An example commonly cited by cynics to delegitimize Cao Dai is its temple’s architecture and aesthetics. In his 1953 Indochine Report, British writer Bernard Newman wrote of the Cao Dai Cathedral in Tay Ninh: "The designers of the Festival of Britain would love it: so would Walt Disney." Graham Greene concurred in The Quiet American, calling it “a Walt Disney fantasia of the East, dragons and snakes in technicolour.” Such descriptions continued well past Vietnam’s Doi Moi era that ushered in greater interaction between Vietnam and the west, including a 1993 article in National Geographic that stated: "The temple itself is a Disneyesque expression of the sect's childlike borrowings from the world's religious experience. Bleeding heart statues of the sacrificed Christ, long Confucian beards, flabby, smiling Buddhas and vast pillars swathed in a confection of dragons all conspire to convince the unsuspecting visitor that he has stumbled upon a museum of religious waxworks."

The use of dramatic color, exaggerated statues, ornate decorations, and a propensity for opulent scales are, of course, nothing new to religious structures. Rather, they can be found in some of the most famed and revered churches, mosques, synagogues, and temples around the world. Cao Dai communities, however, do not benefit from the great economic power of other religions, which results in Cao Dai buildings necessitating cheaper construction and materials, which may contribute to the unfair disparagement.

At 1,627 square meters, Da Lat’s Da Phuoc Temple is one of the largest of the nation’s 1,300 Cao Dai temples. The first altar was built in 1938 and helped grow the religion in the region to its present-day size of approximately 80,000 followers. Construction of the current structure began in 2005 and was completed in 2010 at a cost of VND7 billion (US$303,429). It was modeled after the Tay Ninh temple.

Da Phuoc stands on the top of a hill and thus makes an imposing impression upon approach. One immediately notices the building’s four large Dragon Flower pillars that represent the states in a period of human evolution according to the religion. Inside, a drawing, known as the Cân Công Bình image, depicts a hand holding a scale over the world symbolizing justice. The walls and pillars' bright colors that outsiders discredit as akin to cartoon animation, in fact, have important meaning with yellow representing Buddhism, blue for Taoism, and red for Confucianism. The temple also features a large painting of the Thien Nhan, or Divine Eye, the most important image in the Cao Dai religion, symbolizing the all-seeing divine. It serves to remind followers that God is watching over the entire world and that one must in return remain mindful of oneself to follow religious teachings.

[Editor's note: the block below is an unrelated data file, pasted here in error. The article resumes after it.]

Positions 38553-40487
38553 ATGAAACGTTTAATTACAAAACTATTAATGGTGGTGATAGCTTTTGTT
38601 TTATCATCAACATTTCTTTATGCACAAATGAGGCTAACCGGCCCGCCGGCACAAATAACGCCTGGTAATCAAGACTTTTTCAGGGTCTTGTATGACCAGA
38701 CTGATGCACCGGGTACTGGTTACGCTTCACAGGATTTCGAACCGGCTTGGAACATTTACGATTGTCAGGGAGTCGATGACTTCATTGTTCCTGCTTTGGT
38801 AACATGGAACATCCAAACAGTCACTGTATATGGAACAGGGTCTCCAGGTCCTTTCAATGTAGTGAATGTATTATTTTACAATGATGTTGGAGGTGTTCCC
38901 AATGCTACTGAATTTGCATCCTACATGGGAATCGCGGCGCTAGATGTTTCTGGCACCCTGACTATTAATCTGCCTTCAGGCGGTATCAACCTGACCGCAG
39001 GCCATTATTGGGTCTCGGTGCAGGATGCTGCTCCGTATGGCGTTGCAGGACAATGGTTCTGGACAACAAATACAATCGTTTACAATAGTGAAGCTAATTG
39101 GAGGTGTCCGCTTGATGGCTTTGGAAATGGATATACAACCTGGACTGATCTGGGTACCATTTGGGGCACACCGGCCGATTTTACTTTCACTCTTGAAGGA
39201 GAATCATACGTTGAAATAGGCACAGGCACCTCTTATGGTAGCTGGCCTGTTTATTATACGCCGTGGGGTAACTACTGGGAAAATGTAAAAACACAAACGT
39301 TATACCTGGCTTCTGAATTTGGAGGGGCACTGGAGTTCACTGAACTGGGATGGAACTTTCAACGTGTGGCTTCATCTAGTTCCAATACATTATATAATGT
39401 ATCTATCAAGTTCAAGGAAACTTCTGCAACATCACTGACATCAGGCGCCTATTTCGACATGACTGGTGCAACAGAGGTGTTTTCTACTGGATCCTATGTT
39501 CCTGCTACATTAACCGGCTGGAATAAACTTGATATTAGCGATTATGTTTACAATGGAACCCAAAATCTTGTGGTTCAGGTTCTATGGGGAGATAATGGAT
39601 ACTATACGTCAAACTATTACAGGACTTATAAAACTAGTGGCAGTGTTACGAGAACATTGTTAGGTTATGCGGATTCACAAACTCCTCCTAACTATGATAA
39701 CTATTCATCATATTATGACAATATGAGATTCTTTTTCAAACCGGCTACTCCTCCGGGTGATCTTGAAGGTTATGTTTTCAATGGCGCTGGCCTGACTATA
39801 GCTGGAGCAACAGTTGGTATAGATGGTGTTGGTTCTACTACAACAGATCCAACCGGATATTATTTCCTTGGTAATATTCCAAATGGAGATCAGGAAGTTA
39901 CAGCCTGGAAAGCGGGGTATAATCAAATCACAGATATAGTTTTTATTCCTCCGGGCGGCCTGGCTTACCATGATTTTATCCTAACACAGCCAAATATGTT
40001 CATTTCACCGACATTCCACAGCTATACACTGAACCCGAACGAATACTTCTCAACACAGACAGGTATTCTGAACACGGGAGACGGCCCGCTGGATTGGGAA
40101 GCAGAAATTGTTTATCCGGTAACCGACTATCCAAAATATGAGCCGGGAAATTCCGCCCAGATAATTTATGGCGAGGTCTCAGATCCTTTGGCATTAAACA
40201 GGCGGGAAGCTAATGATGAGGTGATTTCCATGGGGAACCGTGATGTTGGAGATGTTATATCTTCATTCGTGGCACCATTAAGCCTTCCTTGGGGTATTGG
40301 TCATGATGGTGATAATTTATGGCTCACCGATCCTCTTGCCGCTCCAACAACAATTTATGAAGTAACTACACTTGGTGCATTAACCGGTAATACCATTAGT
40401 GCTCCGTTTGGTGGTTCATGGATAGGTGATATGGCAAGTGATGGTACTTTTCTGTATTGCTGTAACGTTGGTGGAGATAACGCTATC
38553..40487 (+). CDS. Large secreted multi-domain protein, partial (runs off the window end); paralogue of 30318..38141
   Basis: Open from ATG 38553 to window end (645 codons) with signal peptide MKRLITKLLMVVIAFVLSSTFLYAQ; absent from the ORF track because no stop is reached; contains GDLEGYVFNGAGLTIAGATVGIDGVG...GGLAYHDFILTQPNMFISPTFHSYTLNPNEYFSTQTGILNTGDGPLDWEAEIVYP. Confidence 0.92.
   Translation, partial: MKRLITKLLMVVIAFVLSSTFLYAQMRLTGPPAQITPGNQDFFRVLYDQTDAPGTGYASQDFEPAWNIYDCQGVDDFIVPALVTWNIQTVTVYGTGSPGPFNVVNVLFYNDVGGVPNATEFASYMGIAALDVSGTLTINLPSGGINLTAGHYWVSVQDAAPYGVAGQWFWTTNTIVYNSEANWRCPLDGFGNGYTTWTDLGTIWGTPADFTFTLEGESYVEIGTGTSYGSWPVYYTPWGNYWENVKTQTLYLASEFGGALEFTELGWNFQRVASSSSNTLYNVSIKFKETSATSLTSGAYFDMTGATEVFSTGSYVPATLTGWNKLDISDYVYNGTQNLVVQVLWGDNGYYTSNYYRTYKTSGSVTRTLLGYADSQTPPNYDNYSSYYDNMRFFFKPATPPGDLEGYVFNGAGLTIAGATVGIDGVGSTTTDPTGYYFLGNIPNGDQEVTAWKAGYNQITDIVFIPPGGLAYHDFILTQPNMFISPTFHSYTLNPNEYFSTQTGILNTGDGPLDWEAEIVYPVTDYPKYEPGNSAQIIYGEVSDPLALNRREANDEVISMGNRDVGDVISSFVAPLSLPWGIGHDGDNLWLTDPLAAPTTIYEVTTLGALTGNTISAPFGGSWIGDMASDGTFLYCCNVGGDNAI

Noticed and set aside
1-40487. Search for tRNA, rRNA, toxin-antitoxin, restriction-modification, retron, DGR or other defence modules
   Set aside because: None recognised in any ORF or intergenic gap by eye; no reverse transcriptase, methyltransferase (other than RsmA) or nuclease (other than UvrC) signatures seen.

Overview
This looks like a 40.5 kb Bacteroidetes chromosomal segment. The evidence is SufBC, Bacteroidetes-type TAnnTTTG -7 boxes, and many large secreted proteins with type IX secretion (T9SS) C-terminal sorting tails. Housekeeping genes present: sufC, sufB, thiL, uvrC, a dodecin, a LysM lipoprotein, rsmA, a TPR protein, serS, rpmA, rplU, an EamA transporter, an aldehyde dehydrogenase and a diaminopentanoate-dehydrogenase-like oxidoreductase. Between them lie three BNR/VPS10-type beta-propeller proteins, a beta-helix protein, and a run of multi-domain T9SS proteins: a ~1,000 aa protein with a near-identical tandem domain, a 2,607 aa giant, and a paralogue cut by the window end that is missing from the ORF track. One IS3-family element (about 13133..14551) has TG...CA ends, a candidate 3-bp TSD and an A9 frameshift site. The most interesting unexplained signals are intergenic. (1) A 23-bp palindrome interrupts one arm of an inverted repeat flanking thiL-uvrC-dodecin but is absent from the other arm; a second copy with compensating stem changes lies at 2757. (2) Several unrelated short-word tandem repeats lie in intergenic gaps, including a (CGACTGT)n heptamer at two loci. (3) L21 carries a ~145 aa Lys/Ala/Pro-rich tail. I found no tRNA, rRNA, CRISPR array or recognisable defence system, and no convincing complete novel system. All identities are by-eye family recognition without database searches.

Nearly every structural and design element in the temple has a metaphorical meaning. From the dragons wrapped around the interior pillars to the number of steps leading to different levels to the building’s overall orientation relate to core beliefs or elements of the various traditions that Cao Dai draws from. One doesn’t need to understand them to appreciate a visit, but it is necessary to acknowledge that this is not some slapdash aesthetic, but rather one reflective of specific and important foundations of the religion. 

Plenty of scholarship has been written about the fascinating history, beliefs, and modern-day status of Cao Dai, including its meaning-laden architecture. One need not familiarize themselves with it before visiting a temple in Da Lat, Tay Ninh, or elsewhere, though it makes for a more enriching experience. As long as the visit is conducted respectfully, the quiet, spacious grounds and striking structures provide a serene environment to walk around and embrace silence and unique aesthetics, with some beautiful views of the countryside on the way.

Da Phuoc Temple | Tu Phuoc, Ward 11, Da Lat, Lam Dong Province